I have a Python file which might have to support Python versions < 3.x and >= 3.x. Is there a way to introspect the Python runtime to know the version which it is running (for example,
2.6 or 3.2.x)?
For example, to check that you are running Python 3.x, use
import sys if sys.version_info < 3: raise Exception("Must be using Python 3")
sys.version_info is the major version number.
sys.version_info would give you the minor version number.
In Python 2.7 and later, the components of
sys.version_info can also be accessed by name, so the major version number is
Here’s some code I use with
sys.version_info to check the Python installation:
def check_installation(rv): current_version = sys.version_info if current_version == rv and current_version >= rv: pass else: sys.stderr.write( "[%s] - Error: Your Python interpreter must be %d.%d or greater (within major version %d)n" % (sys.argv, rv, rv, rv) ) sys.exit(-1) return 0 ... # Calling the 'check_installation' function checks if Python is >= 2.7 and < 3 required_version = (2,7) check_installation(required_version)
To make the scripts compatible with Python2 and 3 i use :
from sys import version_info if version_info < 3: from __future__ import print_function
Try this code, this should work:
import platform print(platform.python_version())
The best solution depends on how much code is incompatible. If there are a lot of places you need to support Python 2 and 3,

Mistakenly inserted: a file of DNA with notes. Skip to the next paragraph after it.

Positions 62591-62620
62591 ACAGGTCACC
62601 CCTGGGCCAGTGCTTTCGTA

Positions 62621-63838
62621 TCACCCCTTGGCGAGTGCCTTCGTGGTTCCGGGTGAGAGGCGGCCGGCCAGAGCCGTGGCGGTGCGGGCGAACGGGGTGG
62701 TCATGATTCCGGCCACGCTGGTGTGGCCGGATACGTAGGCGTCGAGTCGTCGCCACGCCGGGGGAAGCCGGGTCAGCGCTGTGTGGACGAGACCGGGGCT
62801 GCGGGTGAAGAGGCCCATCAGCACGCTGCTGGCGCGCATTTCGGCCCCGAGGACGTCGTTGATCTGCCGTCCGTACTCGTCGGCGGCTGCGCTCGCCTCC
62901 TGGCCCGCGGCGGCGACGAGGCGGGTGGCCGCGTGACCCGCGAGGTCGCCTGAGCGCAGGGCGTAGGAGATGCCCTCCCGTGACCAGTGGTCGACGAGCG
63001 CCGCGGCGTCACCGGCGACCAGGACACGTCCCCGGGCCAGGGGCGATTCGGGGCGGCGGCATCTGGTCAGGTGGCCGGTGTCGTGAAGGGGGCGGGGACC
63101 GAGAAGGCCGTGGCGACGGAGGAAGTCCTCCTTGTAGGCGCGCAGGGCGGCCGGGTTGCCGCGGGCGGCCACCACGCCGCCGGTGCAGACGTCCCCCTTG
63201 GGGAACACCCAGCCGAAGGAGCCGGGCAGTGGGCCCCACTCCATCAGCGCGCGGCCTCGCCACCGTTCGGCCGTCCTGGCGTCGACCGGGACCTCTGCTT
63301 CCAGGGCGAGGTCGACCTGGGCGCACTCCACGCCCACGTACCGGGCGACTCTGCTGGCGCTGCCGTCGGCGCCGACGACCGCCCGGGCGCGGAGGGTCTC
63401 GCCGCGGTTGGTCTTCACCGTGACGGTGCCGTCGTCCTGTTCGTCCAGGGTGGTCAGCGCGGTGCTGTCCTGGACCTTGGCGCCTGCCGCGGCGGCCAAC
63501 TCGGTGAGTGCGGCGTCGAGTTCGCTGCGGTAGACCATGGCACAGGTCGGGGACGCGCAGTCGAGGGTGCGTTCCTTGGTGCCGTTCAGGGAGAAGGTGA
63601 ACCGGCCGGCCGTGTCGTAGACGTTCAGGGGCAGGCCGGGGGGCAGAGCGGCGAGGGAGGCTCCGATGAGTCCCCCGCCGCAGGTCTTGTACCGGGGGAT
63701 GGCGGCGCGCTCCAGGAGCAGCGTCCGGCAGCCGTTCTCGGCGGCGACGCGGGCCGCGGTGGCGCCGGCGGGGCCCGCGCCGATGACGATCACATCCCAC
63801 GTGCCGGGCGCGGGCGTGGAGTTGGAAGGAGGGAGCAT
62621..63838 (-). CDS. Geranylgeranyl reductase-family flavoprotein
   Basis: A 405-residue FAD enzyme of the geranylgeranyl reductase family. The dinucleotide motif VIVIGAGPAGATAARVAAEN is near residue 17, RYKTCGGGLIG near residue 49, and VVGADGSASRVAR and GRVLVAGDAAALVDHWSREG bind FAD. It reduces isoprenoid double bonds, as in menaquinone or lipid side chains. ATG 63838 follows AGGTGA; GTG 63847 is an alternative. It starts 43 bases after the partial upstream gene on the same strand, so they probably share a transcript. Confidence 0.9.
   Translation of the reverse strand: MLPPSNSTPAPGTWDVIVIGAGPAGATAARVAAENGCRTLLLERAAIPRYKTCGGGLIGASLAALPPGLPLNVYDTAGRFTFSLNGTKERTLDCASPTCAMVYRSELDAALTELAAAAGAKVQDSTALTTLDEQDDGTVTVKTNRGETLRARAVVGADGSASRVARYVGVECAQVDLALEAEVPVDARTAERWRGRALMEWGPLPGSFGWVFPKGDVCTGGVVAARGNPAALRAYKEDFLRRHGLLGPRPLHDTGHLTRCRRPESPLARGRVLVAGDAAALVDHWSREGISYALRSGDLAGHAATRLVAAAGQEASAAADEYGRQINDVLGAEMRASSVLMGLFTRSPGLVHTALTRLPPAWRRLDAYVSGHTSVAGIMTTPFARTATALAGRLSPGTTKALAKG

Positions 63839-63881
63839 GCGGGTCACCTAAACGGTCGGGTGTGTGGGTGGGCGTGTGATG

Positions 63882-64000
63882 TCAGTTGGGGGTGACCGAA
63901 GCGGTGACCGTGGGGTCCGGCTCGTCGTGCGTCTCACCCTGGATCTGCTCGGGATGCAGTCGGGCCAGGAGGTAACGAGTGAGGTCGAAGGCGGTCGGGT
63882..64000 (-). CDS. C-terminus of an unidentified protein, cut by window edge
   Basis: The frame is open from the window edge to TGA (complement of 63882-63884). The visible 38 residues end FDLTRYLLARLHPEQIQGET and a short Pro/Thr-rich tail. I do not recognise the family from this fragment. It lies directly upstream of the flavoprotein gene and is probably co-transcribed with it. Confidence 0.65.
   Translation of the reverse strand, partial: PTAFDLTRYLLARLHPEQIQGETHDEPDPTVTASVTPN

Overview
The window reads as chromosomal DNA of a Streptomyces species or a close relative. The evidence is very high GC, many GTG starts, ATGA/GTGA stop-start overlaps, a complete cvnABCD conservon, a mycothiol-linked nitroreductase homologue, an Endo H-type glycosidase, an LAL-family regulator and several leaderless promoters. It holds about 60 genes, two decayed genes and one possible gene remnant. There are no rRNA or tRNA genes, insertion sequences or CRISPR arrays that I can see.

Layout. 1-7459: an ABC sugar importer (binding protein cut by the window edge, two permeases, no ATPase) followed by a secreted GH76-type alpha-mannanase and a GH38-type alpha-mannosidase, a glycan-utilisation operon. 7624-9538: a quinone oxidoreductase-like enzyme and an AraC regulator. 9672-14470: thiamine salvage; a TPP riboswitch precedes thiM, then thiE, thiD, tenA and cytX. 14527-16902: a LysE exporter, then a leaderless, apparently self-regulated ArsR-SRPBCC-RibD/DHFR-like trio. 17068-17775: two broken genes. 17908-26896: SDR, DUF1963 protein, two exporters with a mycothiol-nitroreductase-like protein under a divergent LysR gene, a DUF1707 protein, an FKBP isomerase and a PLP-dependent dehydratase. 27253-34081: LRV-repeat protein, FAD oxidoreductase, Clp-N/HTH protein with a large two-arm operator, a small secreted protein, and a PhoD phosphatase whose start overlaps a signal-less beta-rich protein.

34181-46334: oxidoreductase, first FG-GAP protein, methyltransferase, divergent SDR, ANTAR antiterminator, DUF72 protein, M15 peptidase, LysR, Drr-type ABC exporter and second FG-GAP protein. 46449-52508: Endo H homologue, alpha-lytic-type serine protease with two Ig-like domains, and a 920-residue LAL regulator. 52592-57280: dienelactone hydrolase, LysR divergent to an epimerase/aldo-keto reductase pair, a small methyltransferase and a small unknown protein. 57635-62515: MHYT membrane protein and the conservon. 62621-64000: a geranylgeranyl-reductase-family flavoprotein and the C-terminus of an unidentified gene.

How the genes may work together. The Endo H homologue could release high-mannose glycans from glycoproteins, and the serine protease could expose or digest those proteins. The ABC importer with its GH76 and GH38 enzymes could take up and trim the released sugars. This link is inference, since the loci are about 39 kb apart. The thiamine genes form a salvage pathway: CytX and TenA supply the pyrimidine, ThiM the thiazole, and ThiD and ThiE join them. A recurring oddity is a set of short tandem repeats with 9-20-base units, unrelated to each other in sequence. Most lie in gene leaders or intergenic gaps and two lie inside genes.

six is the compatibility module.
six.PY3 are two booleans if you want to check the version.
However, a better solution than using a lot of
if statements is to use
six compatibility functions if possible. Hypothetically, if Python 3000 has a new syntax for
next, someone could update
six so your old code would still work.
import six # OK if six.PY2: x = it.next() # Python 2 syntax else: x = next(it) # Python 3 syntax # Better x = six.next(it)
Version check example below.
Note that I do not stop the execution, this snippet just:
– do nothing if exact version matches
– write INFO if revision (last number) is different
– write WARN if any of major+minor are different
import sys import warnings def checkVersion(): # Checking Python version: expect_major = 2 expect_minor = 7 expect_rev = 14 if sys.version_info[:3] != (expect_major, expect_minor, expect_rev): print("INFO: Script developed and tested with Python " + str(expect_major) + "." + str(expect_minor) + "." + str(expect_rev)) current_version = str(sys.version_info)+"."+str(sys.version_info)+"."+str(sys.version_info) if sys.version_info[:2] != (expect_major, expect_minor): warnings.warn("Current Python version was unexpected: Python " + current_version) else: print(" Current version is different: Python " + current_version)
Since all you are interested in is whether you have Python 2 or 3, a bit hackish but definitely the simplest and 100% working way of doing that would be as follows:
python_version_major = 3/2*2
The only drawback of this is that when there is Python 4, it will probably still give you 3.
Just in case you want to see all of the gory details in human readable form, you can use:
import platform; print(platform.sys.version);
Output for my system:
3.6.5 |Anaconda, Inc.| (default, Apr 29 2018, 16:14:56) [GCC 7.2.0]
Something very detailed but machine parsable would be to get the
version_info object from
platform.sys, instead, and then use its properties to take a predetermined course of action. For example:
import platform; print(platform.sys.version_info)
Output on my system:
sys.version_info(major=3, minor=6, micro=5, releaselevel='final', serial=0)